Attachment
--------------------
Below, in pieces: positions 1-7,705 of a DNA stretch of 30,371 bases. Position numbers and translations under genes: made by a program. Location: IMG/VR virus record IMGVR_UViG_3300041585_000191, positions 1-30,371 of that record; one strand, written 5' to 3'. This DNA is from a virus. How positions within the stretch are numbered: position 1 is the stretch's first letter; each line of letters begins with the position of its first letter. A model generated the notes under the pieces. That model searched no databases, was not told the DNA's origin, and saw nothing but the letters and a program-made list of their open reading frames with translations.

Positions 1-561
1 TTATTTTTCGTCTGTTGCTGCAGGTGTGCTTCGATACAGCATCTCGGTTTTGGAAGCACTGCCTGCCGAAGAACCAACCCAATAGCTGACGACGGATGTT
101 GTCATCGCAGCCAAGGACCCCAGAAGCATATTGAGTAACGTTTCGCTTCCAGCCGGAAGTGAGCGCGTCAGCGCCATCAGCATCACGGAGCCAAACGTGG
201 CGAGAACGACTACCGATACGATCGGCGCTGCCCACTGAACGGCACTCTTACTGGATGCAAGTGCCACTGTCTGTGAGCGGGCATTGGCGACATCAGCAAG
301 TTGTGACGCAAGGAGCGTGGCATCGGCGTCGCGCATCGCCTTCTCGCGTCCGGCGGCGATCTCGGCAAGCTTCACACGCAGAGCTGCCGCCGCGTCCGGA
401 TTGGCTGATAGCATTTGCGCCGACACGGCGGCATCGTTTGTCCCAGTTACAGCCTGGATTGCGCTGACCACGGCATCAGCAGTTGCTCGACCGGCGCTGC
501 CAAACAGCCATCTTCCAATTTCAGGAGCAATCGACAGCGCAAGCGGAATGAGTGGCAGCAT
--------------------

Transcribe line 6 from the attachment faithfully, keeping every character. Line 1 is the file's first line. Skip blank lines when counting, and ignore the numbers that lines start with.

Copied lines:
301 TTGTGACGCAAGGAGCGTGGCATCGGCGTCGCGCATCGCCTTCTCGCGTCCGGCGGCGATCTCGGCAAGCTTCACACGCAGAGCTGCCGCCGCGTCCGGA